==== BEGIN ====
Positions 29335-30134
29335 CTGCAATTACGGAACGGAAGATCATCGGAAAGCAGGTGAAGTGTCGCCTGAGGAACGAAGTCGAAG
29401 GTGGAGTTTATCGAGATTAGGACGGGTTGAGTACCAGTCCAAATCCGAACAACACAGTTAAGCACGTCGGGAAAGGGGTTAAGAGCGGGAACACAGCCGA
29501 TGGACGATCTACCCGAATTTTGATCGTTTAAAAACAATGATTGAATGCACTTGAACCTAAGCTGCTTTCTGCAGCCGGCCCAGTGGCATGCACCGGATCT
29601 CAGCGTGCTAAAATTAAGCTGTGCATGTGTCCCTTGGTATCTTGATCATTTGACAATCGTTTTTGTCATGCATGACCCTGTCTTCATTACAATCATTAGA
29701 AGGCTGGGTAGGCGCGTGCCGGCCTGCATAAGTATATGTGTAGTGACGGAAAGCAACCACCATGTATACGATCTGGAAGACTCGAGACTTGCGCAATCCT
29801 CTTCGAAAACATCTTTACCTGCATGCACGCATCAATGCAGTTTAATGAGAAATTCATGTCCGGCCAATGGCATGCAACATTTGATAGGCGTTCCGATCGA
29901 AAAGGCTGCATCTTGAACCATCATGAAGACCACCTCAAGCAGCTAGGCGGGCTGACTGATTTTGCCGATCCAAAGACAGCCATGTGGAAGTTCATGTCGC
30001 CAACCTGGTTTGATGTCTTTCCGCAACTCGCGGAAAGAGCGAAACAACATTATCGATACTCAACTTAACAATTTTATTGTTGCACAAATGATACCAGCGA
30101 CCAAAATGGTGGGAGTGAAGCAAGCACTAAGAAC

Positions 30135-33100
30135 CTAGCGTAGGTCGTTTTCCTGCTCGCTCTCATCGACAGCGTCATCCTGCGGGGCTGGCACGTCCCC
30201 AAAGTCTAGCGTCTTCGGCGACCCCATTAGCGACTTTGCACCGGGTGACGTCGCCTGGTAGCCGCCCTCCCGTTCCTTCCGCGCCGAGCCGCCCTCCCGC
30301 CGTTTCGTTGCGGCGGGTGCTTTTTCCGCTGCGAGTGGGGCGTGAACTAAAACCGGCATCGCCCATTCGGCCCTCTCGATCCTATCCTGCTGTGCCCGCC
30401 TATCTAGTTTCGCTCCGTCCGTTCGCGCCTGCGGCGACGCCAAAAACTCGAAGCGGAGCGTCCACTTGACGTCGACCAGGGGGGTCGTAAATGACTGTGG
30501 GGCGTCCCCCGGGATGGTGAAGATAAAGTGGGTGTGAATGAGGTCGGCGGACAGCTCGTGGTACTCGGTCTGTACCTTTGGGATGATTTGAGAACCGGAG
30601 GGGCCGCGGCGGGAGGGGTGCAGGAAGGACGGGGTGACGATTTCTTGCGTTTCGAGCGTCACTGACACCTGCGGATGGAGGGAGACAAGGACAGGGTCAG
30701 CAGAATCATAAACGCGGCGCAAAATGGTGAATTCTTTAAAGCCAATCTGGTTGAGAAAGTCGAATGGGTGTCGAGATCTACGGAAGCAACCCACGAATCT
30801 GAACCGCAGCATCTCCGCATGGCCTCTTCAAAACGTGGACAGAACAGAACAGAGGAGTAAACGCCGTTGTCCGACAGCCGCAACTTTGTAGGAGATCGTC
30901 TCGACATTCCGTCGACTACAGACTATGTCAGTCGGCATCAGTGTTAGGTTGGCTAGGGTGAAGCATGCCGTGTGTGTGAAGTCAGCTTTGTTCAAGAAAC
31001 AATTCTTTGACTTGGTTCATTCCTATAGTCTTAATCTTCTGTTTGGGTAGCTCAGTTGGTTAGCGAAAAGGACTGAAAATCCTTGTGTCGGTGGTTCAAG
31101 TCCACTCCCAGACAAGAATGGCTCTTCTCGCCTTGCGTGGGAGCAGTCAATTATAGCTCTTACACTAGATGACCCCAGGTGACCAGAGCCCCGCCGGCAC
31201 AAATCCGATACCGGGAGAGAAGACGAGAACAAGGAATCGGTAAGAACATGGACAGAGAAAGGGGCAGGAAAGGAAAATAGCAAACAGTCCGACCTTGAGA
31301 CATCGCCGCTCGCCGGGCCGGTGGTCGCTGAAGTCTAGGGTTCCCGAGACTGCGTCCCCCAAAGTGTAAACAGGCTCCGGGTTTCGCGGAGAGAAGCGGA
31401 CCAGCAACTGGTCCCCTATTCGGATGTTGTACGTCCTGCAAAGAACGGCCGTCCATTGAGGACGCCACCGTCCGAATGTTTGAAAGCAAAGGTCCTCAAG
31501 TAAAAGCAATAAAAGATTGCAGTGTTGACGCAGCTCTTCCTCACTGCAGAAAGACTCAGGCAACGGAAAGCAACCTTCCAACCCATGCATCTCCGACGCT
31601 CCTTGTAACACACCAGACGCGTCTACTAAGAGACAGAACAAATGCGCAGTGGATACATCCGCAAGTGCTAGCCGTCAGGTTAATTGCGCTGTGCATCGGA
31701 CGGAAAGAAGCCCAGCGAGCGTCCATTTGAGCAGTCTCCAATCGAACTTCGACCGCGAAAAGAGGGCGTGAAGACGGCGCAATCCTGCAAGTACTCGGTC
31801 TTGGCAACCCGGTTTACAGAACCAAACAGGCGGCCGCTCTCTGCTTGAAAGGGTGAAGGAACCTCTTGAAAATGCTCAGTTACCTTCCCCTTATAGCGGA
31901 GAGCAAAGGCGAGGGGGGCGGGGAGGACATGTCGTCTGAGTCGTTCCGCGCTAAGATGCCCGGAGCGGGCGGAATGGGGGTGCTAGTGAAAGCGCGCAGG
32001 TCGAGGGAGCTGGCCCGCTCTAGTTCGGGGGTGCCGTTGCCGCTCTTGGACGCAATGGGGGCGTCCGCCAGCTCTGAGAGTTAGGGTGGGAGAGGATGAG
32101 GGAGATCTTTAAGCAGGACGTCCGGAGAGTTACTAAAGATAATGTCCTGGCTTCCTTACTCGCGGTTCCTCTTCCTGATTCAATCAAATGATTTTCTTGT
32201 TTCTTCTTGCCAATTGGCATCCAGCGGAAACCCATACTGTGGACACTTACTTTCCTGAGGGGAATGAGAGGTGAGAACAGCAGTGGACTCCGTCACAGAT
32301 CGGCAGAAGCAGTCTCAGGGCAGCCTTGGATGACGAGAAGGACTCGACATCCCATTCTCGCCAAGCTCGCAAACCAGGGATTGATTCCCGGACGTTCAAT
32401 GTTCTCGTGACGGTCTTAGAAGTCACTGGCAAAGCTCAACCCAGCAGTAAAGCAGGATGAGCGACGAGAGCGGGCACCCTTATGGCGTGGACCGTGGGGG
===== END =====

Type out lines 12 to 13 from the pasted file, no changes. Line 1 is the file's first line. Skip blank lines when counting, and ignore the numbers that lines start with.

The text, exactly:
30135 CTAGCGTAGGTCGTTTTCCTGCTCGCTCTCATCGACAGCGTCATCCTGCGGGGCTGGCACGTCCCC
30201 AAAGTCTAGCGTCTTCGGCGACCCCATTAGCGACTTTGCACCGGGTGACGTCGCCTGGTAGCCGCCCTCCCGTTCCTTCCGCGCCGAGCCGCCCTCCCGC